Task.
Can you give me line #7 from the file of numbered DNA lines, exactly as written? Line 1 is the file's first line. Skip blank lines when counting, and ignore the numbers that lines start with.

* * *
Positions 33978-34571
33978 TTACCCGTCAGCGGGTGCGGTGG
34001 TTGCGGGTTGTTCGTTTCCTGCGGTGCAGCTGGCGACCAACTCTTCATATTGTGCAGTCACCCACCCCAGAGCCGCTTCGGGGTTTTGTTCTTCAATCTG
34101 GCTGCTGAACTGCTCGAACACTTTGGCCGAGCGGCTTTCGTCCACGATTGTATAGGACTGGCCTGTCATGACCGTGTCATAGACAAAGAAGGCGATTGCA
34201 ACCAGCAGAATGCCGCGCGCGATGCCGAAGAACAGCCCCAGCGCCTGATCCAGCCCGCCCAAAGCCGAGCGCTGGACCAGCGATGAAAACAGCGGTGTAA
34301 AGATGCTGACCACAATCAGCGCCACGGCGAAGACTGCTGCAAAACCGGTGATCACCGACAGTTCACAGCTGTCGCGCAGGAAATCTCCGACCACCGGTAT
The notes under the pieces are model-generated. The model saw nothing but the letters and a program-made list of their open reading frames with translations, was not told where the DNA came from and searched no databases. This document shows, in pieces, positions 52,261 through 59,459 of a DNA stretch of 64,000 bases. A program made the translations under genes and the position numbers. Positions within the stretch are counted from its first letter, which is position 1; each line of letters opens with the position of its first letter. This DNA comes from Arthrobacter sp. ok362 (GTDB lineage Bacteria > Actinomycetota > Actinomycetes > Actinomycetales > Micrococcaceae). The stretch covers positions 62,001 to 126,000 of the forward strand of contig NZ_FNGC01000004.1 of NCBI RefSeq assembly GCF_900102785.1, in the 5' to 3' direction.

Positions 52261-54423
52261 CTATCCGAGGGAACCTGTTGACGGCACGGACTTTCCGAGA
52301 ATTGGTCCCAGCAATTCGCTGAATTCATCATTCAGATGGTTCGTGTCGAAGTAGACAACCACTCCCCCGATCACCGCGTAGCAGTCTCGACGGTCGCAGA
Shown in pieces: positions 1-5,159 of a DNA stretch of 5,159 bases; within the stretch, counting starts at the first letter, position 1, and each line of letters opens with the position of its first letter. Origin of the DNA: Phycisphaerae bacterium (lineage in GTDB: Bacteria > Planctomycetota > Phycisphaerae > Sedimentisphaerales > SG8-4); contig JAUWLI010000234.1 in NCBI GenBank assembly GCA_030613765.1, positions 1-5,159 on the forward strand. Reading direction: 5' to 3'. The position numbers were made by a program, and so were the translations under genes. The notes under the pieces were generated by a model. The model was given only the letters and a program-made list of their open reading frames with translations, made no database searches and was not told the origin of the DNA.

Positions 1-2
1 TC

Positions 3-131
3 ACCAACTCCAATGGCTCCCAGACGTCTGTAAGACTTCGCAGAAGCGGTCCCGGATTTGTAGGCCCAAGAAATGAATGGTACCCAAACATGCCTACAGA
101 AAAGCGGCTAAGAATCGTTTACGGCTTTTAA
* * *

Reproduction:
The notes under the pieces are model-generated. The model saw nothing but the letters and a program-made list of their open reading frames with translations, was not told where the DNA came from and searched no databases. This document shows, in pieces, positions 52,261 through 59,459 of a DNA stretch of 64,000 bases. A program made the translations under genes and the position numbers. Positions within the stretch are counted from its first letter, which is position 1; each line of letters opens with the position of its first letter. This DNA comes from Arthrobacter sp. ok362 (GTDB lineage Bacteria > Actinomycetota > Actinomycetes > Actinomycetales > Micrococcaceae). The stretch covers positions 62,001 to 126,000 of the forward strand of contig NZ_FNGC01000004.1 of NCBI RefSeq assembly GCF_900102785.1, in the 5' to 3' direction.